(Built sometime in the seventh century by the Tibetan Buddhist King SongstenGyempo, KyichuLhakhang is one of the oldest temples in Bhutan and is of prime interest for art connoisseurs, historians, pilgrims and visitors alike. The grooves worn into the wooden floor by countless generations of devotees doing prostrations is in itself an irrefutable testament to the antiquity of the temple. The time honored monument is among the 108 temples that were built overnight in order to suppress and pin down a giant ogress that was obstructing the spread of Buddhism in the region. The temple is said to fall on the left foot of the ogress. Guru Padmasambhava who is revered as ‘The Second Buddha’ is also believed to have visited the temple and hid a variety of ‘Terma’ or ‘Spiritual Treasures’ in the area. Countless other prominent religious personalities including the likes of Phajo Drugom Zhigpo and Zhabdrung Ngawang Namgyal are also said to have visited and blessed the temple. Though originally a much smaller structure at the time of its establishment, it gained in size and grandeur over time due to extensions and additions by important figures such as The Twenty Fifth Je Khenpo (The Head Abbot and the spiritual leader of the kingdom) Sherab Gyeltshen and The Royal Queen Mother Ashi Kesang Choden Wangchuck.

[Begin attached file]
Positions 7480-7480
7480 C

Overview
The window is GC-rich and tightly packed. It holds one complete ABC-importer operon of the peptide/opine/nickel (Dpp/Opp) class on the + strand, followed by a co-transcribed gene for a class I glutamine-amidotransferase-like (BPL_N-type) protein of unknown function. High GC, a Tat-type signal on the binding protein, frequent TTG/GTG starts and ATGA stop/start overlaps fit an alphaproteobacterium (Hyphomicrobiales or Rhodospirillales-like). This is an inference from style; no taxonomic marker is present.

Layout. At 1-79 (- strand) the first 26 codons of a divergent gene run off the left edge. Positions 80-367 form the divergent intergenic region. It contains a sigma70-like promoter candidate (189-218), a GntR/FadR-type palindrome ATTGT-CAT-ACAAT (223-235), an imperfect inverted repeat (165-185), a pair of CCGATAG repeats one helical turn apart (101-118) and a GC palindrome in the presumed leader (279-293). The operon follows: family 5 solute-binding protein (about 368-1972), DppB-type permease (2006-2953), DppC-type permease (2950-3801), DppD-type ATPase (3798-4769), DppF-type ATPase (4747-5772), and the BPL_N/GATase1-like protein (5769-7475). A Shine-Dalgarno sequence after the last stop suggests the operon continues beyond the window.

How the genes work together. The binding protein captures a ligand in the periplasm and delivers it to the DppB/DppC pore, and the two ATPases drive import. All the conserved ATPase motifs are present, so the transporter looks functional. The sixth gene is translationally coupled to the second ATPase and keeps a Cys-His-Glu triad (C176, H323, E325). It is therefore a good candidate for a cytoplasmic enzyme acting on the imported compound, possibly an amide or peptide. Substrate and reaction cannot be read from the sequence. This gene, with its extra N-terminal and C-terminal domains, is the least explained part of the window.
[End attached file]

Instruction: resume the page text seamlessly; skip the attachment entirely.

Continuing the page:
Dubbed as the Sacred Jewel of Bhutan, the temple houses many precious relics. The inner courtyard conceals a mural portraying King Gesar of Ling. Beyond the exquisite gilded door, the inner hall of the main Jowo Lhakhang conceals an original 7thcentury statue of Jowo Sakyamuni, believed to have been cast at the same time as its famous counterpart in Lhasa, which easily qualifies it as the greatest treasure in the valley. The Guru Lhakhang contains statues of Guru Rinpoche and Kurukulla or the Red Tara. Outside the hall of the shrine is a statue of Chenrizig or the God of Compassion. The cloisters that fortify the temple foster a contemplative space populated by fruit trees and prayer wheels, which monks and devotees spin quietly as they circumambulate the sacred space. Adding in no small measure to the spiritual worth is a Chorten or Stupa containing the ashes of Dilgo Khyentse Rinpoche, the revered Nyingma Buddhist Master and Spiritual Teacher to The Queen Mother. The religiously inclined can also visit the former quarters of the Master which is located to the left of the temple. Indeed there is no way that a trip to Paro can be considered complete without a visit to Kyichu Lhakhang. )